Bashir: Early Palestinian nationalism did not describe a Palestinian state, it spoke about Arab unity. Early politicians essentially placed their priorities somewhere else. Fatah was the only one who began speaking about a state. Up to the sixties the Palestinians called for liberation. Self-determination, independence and a national identity came later, when people like Issam Sartawi started to speak about it. Yassir Arafat backed the idea. Today people are shifting back to the ideas which were present before the two-state-solution became fashionable. For example, Israel’s right wing president Reuven Rivlin wants a Jewish state, but wants to give some rights to the Palestinians – it’s a bi-national state minus. The Palestinians would have civil rights in Israel minus some rights. This is not enough. But it is the beginning of a shift in the debate.

Profil: Would you prefer a One-State-solution to a Two-State-solution in the borders of 1967?

Bashir: It has become impossible. Not because the Palestinians still want the maximal solution, but because there is no revival on big ideologies of some sort. You go to Nablus and the people on the street tell you: „We want to live. We want to have access to our land.“ Our rights are our rights and let us decide what arrangement serves us best. People don’t care so much about how far these rights are respected. When you look at it from this perspective you suddenly have a huge spectrum of opportunities.

Profil: Would you prefer to be a citizen of Israel if you get all civil rights?

Bashir: If it would truly be a bi-national state the question becomes insignificant. The question of national identity, however, is a different issue. Personally, my national identity is of no importance once the practical issues are resolved. It serves only the purpose of getting civil rights. If you have them, national identity is not so important. As long as something is imposed on you which is not you, you fight for your own national identity. But if you live in a state which guarantees your rights as a citizen, the national identity becomes secondary. I see the nationality of the oppressed as a critical engagement tool. But nationalism by itself is problematic.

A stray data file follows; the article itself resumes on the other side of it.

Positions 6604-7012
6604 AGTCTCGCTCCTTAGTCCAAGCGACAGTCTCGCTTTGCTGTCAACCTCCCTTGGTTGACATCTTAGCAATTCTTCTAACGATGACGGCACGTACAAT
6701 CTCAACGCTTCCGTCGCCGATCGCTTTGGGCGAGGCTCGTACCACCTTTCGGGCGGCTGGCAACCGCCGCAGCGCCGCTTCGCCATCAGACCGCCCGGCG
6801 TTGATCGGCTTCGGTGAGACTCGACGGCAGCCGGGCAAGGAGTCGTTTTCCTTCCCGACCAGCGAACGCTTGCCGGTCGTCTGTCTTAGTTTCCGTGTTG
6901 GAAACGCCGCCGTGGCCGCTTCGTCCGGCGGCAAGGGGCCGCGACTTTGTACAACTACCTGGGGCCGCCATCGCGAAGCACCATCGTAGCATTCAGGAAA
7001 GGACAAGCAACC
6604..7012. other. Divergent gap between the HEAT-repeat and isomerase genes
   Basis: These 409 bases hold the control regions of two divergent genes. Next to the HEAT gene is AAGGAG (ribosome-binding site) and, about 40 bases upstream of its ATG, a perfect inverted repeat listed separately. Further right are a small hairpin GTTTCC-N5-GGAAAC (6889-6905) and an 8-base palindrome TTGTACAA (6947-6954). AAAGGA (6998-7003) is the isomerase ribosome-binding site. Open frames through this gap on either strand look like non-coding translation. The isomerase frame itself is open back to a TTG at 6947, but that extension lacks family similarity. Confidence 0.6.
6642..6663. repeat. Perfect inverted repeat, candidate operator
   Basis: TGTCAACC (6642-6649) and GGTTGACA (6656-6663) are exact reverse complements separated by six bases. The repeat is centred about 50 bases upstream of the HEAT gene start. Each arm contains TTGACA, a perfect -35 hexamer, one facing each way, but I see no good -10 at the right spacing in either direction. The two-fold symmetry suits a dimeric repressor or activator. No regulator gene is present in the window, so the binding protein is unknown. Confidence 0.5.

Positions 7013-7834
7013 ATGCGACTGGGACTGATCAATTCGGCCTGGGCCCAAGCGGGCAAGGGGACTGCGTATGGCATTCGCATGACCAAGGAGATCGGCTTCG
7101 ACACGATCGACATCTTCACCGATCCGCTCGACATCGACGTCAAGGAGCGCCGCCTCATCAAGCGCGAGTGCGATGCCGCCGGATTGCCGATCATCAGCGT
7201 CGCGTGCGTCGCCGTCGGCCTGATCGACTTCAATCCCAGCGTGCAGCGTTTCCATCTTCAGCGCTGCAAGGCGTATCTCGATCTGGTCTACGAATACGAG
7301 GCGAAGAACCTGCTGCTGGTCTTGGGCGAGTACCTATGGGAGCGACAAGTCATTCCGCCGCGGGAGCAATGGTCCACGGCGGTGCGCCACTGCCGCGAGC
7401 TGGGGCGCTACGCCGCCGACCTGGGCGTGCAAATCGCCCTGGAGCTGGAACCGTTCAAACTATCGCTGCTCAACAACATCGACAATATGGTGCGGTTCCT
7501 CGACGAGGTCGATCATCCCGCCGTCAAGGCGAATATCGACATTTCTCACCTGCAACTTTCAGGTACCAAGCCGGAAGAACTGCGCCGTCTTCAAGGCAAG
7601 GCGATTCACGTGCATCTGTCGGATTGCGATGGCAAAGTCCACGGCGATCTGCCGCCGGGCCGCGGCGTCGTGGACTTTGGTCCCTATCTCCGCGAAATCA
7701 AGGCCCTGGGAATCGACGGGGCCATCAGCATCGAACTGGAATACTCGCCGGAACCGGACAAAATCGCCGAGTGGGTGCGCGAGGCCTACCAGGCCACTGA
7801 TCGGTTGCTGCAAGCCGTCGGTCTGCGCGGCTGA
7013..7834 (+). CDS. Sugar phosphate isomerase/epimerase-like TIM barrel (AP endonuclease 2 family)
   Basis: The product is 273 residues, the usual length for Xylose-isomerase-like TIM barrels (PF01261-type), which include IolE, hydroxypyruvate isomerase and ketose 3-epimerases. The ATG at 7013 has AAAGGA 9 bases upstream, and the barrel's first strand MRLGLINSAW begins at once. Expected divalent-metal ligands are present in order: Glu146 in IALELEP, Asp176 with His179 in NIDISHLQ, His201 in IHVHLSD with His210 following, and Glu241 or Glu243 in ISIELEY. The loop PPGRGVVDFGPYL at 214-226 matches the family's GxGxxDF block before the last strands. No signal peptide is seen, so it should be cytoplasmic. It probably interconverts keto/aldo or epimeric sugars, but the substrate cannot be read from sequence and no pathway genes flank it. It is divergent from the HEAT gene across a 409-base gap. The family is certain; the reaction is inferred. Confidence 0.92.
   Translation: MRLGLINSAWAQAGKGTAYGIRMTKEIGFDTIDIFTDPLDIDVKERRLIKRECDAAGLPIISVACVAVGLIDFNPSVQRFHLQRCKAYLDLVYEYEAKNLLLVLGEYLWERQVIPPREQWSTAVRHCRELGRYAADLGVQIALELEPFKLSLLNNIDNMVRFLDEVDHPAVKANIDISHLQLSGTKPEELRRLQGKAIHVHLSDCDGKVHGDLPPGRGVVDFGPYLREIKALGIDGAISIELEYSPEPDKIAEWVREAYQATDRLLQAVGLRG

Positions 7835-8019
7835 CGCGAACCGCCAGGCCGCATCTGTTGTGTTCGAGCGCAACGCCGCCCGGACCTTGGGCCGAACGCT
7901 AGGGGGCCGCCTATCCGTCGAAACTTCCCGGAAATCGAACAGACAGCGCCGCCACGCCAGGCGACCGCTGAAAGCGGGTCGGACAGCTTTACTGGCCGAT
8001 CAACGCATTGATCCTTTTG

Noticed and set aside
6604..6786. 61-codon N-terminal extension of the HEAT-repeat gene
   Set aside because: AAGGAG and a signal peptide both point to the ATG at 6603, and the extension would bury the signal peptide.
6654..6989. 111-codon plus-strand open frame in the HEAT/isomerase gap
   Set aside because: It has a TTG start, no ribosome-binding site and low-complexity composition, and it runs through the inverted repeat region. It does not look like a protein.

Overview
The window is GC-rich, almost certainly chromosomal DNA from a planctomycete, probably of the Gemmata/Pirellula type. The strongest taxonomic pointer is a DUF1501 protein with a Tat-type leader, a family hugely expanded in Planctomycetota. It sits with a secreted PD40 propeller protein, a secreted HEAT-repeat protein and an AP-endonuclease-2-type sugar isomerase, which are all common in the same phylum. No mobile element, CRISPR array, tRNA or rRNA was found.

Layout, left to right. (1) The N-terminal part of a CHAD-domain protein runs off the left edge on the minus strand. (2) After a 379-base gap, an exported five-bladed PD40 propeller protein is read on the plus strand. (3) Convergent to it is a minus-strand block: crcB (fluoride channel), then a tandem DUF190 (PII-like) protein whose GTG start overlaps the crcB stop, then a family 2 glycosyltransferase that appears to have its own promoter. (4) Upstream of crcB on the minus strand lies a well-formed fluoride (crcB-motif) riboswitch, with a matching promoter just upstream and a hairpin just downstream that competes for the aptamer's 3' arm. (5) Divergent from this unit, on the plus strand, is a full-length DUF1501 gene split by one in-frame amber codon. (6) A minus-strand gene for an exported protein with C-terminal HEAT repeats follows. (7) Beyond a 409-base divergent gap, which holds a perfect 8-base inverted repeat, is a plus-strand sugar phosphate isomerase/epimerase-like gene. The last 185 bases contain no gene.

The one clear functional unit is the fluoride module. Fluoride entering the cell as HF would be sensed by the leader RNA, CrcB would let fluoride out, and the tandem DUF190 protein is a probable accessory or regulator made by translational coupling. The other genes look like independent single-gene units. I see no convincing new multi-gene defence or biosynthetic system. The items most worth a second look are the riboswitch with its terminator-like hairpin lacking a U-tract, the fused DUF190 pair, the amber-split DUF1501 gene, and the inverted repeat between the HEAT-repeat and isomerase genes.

Profil: Can you imagine that the Palestinians would be happy to have the Israeli security apparatus be responsible for everyone’s safety? Or the other way round?

Bashir: If we join forces, it’s irrelevant. You will have a joint army, a joint police force, you are speaking about togetherness, about partnership. If they all abide by the rule of law – by the constitutional law – then we will have a safe basis for all of us. Many Israelis talk like you. It is a colonial thinking, and the colonial language of a settler society. These terms „to stay in Israel“ or „not to stay in Israel“ apply to immigration. The settler society moves here and there and they talk like this. But the Palestinians are not immigrants here. They are an indigenous population. The Palestinians do not see themselves as guests or aliens, they see themselves as belonging to this land. This alienation has been created, has been forced on them by colonial practises like transforming language, transforming landscape, and renaming archeology.

Profil: Are you are trying to save this current state from becoming a racist apartheid state?

Bashir: Exactly. There is only one state. Let’s discuss our rights here. Lets discuss one state with national rights for two peoples.

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© 2018 Tessa Szyszkowitz